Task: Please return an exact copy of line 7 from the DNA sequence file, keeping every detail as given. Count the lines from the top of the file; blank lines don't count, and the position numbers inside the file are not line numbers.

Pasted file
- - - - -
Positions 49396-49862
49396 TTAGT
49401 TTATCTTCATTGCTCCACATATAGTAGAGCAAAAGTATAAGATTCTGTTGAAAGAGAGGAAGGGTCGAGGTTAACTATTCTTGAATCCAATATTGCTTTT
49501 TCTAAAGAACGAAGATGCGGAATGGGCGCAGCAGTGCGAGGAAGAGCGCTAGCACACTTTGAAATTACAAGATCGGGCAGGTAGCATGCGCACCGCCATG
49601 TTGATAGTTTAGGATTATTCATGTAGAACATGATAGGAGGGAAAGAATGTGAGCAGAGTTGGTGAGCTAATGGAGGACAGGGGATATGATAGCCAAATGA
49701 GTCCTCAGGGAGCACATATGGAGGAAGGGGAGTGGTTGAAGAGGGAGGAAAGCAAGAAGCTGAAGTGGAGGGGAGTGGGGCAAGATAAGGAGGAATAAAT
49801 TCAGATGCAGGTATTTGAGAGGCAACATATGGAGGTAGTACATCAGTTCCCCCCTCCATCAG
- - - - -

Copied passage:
49801 TCAGATGCAGGTATTTGAGAGGCAACATATGGAGGTAGTACATCAGTTCCCCCCTCCATCAG